Council for the Protection of Rural Wales for many years; Prof Prionseas NiCathain of Dublin
and Prof Ian Jack whose “masterly survey of the historical sources for Mediaeval Wales
(written by a Scot teaching at the University of Sydney!) at last meets a need not satisfied by
Welsh historians” (Review AC 1977). And I have just heard of the sudden death from a heart
attack of Peter Thompson of Barmouth. He was an active member of the Dating Old Welsh
Houses group, which we have supported from the research fund.


Change of Membership Secretary

Dr Rhiannon Comeau will be taking over as Membership Secretary in February from Frances
Llewellyn who has done the job for 20 years – for the first 18 years with a very efficient
database designed by her predecessor, Gwyneth Williams, but latterly with one designed by
Microsoft – which is troublesome! Rhiannon, who has been managing our e-mail circulation
is much more digitally savvy. She will be using a dedicated e-mail address for this work –
cambriansubs@gmail.com Her postal address is 21 Ulleswater Road, Southgate, London
N14 7BL.

We do not usually provide obituaries of members who have not been officers of the
Association, but in this year in which the whole world has seemed our close neighbour as we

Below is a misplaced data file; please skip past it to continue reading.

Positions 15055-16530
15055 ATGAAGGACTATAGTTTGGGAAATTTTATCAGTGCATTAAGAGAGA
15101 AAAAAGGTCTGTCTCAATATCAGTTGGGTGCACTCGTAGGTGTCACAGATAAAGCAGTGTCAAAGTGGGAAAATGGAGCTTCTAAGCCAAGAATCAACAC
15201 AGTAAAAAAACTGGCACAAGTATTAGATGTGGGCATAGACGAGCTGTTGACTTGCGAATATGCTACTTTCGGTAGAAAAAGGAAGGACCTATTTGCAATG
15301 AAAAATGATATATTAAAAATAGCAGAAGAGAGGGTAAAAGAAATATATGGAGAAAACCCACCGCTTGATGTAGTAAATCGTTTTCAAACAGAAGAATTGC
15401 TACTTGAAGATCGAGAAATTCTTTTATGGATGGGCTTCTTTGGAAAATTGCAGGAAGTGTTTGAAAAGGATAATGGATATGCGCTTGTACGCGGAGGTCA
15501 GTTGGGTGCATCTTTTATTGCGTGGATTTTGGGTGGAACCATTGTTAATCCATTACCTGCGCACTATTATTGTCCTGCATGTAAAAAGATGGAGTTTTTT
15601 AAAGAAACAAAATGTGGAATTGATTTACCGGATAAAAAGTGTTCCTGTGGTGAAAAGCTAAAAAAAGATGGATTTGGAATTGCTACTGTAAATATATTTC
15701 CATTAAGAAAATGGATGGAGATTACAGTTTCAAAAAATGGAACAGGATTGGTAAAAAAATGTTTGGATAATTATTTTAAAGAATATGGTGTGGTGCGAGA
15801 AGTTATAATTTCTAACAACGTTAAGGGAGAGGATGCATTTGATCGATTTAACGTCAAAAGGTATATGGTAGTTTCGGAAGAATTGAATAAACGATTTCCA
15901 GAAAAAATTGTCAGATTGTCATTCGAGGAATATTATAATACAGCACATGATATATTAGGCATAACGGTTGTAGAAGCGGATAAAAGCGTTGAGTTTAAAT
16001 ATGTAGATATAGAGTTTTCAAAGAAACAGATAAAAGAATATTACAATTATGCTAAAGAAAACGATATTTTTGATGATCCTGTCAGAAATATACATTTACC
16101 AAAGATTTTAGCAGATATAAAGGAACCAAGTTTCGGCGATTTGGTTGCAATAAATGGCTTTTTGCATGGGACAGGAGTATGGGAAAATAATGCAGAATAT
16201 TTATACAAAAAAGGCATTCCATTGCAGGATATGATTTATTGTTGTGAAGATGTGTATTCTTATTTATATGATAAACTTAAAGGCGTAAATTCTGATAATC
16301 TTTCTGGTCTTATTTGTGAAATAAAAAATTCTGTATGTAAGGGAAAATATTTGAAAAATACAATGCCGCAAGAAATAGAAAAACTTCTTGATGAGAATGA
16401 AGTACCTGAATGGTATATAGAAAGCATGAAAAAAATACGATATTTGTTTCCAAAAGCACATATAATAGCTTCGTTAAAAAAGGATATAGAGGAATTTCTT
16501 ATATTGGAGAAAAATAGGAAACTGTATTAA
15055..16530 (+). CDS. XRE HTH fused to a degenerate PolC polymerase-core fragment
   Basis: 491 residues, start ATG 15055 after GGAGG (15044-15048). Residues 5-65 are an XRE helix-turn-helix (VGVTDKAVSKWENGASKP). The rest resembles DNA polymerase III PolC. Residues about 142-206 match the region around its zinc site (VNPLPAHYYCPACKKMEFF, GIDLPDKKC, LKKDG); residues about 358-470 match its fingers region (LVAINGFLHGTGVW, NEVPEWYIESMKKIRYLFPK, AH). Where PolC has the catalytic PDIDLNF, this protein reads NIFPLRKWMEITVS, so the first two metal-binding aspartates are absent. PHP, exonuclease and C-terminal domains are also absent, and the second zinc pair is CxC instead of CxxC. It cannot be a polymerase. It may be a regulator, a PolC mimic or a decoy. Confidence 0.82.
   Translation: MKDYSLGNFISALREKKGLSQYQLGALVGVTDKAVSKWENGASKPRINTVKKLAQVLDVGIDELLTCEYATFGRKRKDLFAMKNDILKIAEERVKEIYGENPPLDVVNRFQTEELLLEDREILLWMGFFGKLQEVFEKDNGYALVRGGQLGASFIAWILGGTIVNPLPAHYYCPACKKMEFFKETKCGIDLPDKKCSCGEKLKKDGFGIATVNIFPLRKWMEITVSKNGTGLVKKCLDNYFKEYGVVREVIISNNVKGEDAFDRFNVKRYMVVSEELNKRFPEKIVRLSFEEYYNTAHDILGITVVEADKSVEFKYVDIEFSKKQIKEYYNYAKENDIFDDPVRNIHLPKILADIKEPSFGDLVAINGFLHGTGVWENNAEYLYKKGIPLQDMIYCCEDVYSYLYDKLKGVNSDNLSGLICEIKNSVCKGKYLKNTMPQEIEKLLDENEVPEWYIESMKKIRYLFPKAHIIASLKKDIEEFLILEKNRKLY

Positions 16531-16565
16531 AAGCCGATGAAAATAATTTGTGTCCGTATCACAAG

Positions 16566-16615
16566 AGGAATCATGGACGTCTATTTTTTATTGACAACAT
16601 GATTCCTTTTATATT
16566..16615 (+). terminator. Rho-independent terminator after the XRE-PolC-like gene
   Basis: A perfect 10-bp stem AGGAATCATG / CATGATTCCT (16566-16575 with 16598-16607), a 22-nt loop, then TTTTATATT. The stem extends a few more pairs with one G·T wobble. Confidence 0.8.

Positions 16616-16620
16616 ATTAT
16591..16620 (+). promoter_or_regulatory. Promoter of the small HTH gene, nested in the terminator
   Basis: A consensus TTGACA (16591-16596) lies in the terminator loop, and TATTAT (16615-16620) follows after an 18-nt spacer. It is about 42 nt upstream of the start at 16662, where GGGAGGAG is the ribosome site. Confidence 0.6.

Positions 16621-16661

have fought the virus together, it is right to remember that Cambrians are working all over
the world and some distant members have contributed a lot to our understanding of Welsh
history. Professor Jonathan Wooding, who was a student of Professor Jack in Sydney, sends
this short tribute:

Robert Ian Jack was born in rural Dumfriesshire in 1935 and studied at Glasgow University
and the Institute for Historical Research. He then took up a position at the University of
Sydney, from which he retired in 2002, after serving in many roles including Dean of the
Faculty of Arts. His early research was on medieval Welsh and English history focussing on
the Lords of Ruthin and he became a member of our Association in 1964. Subsequent works